Marsha P. Johnson Google Doodle Unveiled for Pride Month

Google has unveiled a new logo illustration (“Google Doodle”) for Marsha P. Johnson, the pioneering LGBTQ rights activist and self-identified drag queen who was a pivotal figure in the original Gay Liberation Front and the Stonewall Riots.

Born Malcolm Michaels, Jr., on August 24th, 1945, in Elizabeth, New Jersey, Johnson moved to New York City’s Greenwich Village upon graduating from high school, where she adopted her drag queen persona and legally changed her name to Marsha P. Johnson. (The “P.” stood for “pay it no mind,” a phrase she allegedly used to describe her gender.)

A beloved figure in the Sixties New York Village scene, Johnson modeled for Andy Warhol and performed onstage with the drag troupe Hot Peaches, but she was best known as a prominent early figure in the gay rights movement.

In addition to joining the Gay Liberation Front, she co-founded the radical activist group Street Transvestite (now Transgender) Action Revolutionaries (S.T.A.R.) with her friend Sylvia Rivera; it was the first such organization in the U.S. to be led by a trans woman of color, and Johnson and Rivera went on to open STAR House, the first homeless shelter for LGBTQ youth, in 1972. Johnson is also said to be one of three individuals — along with Zazu Nova and Jackie Hormona — who incited pushback against police who raided the Stonewall Inn on the night of June 28th, 1969, leading to the landmark Stonewall Riots.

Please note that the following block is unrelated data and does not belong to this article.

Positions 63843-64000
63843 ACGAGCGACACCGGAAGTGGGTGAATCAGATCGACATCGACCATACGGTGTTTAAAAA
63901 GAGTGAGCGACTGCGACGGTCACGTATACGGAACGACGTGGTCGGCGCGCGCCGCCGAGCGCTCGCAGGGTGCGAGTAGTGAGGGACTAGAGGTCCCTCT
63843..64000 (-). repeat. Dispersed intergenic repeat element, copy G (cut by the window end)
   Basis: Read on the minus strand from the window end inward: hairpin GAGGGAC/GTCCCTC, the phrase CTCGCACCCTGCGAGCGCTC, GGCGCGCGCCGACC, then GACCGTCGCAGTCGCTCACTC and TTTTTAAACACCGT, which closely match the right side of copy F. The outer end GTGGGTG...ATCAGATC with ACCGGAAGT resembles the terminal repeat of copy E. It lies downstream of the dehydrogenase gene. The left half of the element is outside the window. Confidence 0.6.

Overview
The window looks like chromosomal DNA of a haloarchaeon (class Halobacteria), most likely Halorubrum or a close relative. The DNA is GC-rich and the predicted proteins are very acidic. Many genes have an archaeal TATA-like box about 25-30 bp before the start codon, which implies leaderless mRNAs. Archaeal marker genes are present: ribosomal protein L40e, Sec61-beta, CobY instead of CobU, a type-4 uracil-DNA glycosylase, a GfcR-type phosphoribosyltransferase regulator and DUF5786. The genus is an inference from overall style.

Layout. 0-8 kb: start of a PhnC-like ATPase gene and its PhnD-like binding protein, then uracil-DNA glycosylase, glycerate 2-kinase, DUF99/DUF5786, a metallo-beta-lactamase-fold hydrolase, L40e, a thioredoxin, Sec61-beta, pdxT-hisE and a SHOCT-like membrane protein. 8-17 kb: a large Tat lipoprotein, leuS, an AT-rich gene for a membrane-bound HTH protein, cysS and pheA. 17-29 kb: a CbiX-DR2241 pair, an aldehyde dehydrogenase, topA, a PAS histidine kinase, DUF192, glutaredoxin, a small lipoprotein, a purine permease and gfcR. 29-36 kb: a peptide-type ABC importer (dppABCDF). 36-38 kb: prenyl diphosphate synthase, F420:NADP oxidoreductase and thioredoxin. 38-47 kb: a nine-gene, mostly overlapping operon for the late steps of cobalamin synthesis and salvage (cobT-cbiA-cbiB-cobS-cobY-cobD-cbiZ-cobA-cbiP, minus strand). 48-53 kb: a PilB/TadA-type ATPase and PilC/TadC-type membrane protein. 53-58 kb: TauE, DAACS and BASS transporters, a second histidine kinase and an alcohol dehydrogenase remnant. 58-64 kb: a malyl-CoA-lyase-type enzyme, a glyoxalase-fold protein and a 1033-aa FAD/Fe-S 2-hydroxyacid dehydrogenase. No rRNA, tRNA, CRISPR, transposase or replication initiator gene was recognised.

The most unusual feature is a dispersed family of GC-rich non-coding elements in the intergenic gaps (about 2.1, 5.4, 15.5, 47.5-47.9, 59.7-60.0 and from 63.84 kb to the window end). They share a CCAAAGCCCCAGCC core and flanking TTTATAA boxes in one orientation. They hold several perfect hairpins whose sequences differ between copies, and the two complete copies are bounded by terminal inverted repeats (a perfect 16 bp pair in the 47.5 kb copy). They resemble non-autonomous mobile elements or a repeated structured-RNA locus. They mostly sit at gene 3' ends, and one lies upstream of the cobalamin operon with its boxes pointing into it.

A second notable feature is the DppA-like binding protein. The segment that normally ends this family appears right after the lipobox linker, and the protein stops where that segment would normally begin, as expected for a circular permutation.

Throughout the Eighties and early Nineties, Johnson continued to take on a leadership role in the community by participating as an organizer and marshal for ACT UP, the grassroots group working to end the AIDS pandemic. Shortly after the 1992 New York Pride Parade, Johnson’s body was discovered floating in the Hudson River. Although police initially ruled the death to be a suicide, there have been several attempts over the past decade — by former New York state senator Tom Duane and activist Mariah Lopez, among others — to reopen the case and investigate whether or not Johnson was the victim of a hate crime.

Last year, the city of New York announced plans to erect statues of Johnson and Rivera at Ruth Wittenberg Triangle in Greenwich Village, down the street from the Stonewall Inn. According to city officials, it will be one of the first monuments made in honor of transgender individuals once completed.

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